Addressing Two Primary Concerns Associated with Die and Wafer Banking

When making the decision to implement ASICs into their product designs, original equipment manufacturers (OEMs) often look at the benefits ASICs can offer their supply chain. Tighter obsolescence management procedures, more secure IP protection, increases in processing speeds and efficiency, and significantly reduced assembly and packaging costs are just a few of the advantages ASICs provide – and OEMs across industries ranging from healthcare to telecommunications to aerospace are taking notice.

But despite these many benefits, OEMs must also account for the additional challenges ASICs can bring to the manufacturing process. If underestimated, the costs associated with properly banking, handling, and fulfilling ASICs in their basic die and wafer form can easily mitigate any savings they might provide. For smaller-scale manufactures, the working capital investment associated with putting a new infrastructure in place suitable for die and wafer banking could prove too daunting to realistically consider.

Whether it’s done in-house or through an ISO certified supply chain partner, these are the two most important factors to keep in mind when preparing your supply chain for die and wafer banking:

Moisture Sensitivity

Most electronic components are sensitive to moisture, but secure packing and proper storage in climate-controlled warehousing is usually sufficient for them to function at the time of assembly. Raw die and wafers, however, while capable of being stored years beyond a generic component’s last time buy date, require a great deal more care regarding relative humidity.

According to Cypress Semiconductor Corporation, banked die and wafer should be stored at temperatures between 18°C and 24°C, with a maximum relative humidity of less than 30 percent, in a vacuum sealed bag. For most supply chain partners that offer die and wafer banking services, storage at 6-10 percent relative humidity is the norm with the use of nitrogen-enriched dry cabinets. The dryer the storage climate is, the better.

To further aid customers who wish to guarantee long-term business continuity with their obsolescence management strategy, EDX has opted to go beyond the industry standard by offering SmartDRY™ technology. Designed specifically to store components with low Moisture Sensitivity Levels, these desiccant ECD dry cabinets intelligently maintain a relative humidity of 0.5 percent through the use of zeolite – a natural clay-like compound that comes from volcanic earth deposits and exhibits humidity control qualities far superior to nitrogen.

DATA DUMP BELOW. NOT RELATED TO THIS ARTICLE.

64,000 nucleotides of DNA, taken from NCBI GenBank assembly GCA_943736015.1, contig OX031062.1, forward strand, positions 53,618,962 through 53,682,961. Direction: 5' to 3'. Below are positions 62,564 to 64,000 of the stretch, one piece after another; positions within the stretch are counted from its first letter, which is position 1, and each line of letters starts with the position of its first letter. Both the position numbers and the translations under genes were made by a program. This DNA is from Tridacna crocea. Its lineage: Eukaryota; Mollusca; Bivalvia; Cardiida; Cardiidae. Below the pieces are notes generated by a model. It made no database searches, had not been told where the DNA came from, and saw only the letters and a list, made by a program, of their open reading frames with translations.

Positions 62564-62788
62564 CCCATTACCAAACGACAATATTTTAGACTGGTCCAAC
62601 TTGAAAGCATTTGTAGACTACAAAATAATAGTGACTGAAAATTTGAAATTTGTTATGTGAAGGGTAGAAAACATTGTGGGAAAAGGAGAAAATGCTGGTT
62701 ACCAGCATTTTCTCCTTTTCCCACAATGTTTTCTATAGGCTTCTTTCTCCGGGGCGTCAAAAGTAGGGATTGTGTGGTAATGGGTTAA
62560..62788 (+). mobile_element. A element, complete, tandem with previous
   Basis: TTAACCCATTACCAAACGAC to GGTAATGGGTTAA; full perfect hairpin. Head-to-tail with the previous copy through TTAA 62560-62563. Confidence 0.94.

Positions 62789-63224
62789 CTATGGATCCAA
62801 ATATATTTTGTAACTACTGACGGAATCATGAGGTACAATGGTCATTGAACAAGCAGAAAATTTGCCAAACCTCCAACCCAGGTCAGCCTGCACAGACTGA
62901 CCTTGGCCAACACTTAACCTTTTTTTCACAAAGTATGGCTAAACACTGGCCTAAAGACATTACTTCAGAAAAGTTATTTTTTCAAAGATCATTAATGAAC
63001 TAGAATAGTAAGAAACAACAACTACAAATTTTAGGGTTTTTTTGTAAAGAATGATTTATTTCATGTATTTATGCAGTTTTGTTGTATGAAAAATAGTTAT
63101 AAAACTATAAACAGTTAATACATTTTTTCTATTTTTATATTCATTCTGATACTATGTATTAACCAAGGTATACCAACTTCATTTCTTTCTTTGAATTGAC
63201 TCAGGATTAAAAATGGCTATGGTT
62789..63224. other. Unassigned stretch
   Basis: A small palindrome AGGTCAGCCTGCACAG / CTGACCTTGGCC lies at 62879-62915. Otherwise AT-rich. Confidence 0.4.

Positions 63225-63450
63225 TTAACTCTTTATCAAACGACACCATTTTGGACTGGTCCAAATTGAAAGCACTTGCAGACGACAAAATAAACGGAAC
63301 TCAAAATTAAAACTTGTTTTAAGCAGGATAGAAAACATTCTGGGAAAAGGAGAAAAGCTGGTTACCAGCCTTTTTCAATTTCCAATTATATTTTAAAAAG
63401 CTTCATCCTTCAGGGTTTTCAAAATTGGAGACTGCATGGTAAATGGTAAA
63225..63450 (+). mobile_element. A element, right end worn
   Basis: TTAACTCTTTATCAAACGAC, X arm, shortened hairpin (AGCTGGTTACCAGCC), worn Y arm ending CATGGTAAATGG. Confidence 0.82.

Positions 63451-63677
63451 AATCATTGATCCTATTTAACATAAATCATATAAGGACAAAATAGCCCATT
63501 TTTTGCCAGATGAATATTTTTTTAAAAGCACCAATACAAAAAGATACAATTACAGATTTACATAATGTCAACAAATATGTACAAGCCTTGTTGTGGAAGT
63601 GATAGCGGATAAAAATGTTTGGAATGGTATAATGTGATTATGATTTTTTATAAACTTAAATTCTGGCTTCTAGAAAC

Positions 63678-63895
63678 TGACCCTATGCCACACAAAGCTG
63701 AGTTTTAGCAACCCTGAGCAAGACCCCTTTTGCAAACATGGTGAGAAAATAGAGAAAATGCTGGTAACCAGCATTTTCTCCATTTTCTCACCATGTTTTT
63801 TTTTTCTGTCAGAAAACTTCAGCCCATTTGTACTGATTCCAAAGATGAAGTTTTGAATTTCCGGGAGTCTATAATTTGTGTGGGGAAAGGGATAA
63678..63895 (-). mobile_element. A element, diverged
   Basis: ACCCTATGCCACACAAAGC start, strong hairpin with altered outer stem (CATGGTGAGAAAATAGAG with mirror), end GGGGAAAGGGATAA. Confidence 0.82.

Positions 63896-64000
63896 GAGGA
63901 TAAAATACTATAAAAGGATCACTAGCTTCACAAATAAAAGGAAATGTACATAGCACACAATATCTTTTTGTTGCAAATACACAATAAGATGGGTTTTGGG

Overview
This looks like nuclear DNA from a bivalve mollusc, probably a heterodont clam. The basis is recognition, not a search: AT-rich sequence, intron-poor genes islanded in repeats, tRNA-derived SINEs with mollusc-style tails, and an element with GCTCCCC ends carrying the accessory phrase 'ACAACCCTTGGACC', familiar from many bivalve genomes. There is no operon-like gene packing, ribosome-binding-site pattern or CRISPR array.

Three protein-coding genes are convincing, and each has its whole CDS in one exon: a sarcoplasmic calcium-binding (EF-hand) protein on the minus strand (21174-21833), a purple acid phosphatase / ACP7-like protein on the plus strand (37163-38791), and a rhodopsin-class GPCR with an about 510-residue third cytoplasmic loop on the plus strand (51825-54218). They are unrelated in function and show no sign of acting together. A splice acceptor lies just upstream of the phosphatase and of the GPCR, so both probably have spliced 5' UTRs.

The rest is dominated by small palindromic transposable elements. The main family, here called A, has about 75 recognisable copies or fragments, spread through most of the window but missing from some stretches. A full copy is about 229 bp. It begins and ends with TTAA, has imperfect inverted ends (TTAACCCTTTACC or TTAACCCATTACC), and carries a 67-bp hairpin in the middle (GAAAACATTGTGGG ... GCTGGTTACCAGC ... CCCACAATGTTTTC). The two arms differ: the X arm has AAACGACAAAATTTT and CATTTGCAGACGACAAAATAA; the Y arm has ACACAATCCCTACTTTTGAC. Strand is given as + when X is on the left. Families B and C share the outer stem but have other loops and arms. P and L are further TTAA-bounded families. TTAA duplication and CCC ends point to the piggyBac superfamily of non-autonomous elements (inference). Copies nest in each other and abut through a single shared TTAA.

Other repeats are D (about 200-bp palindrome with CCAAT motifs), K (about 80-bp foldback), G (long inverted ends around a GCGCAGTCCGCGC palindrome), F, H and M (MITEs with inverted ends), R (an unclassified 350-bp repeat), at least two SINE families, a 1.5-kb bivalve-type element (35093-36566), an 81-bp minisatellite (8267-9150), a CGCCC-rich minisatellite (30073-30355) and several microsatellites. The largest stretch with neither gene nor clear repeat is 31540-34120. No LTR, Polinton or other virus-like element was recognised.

ESD Sensitivity

Die and wafers are also extremely sensitive to electrostatic discharge (ESD) which can occur almost anywhere within a supply chain, including during any point where a handler must come in direct contact with the inventory. To mitigate contamination, it’s important for OEMs to verify that partners adhere to strict storage and handling processes as outlined by JESD625. This includes rigorously grounding workstations with the use of placemats, wrist straps for handlers, and ESD lab coats; reducing high-static voltage areas to less than 1,000 volts; and using the latest air ionization techniques to neutralize the static charge on insulated and isolated objects.

As an added protective measure against electrostatic discharge, EDX offers all die and wafer banking customers the use of our modular vault. A supply chain industry first, this vault features Fire Rated Class 350 Certification, ceramic panel construction rated “best in class” for electronic component storage, a clean agent fire suppression system, and full magnetic field protection – all of which can guarantee the success of any OEM obsolescence management strategy.

Moving Your Supply Chain Forward

The die and wafer banking option of EDX’s Custom Storage & Fulfillment Solution was designed based on the feedback we have received from hundreds of customers across the globe. After careful analysis, we learned that in such a competitive marketplace OEMs and EMS providers alike desire business continuity in all phases of their supply chain, from last time buy transactions to long-term inventory fulfillment – and we are proud to say that our die and wafer banking more than exceeds the high expectations we place on ourselves.

What would you like to see in a supply chain partner? Let us know!

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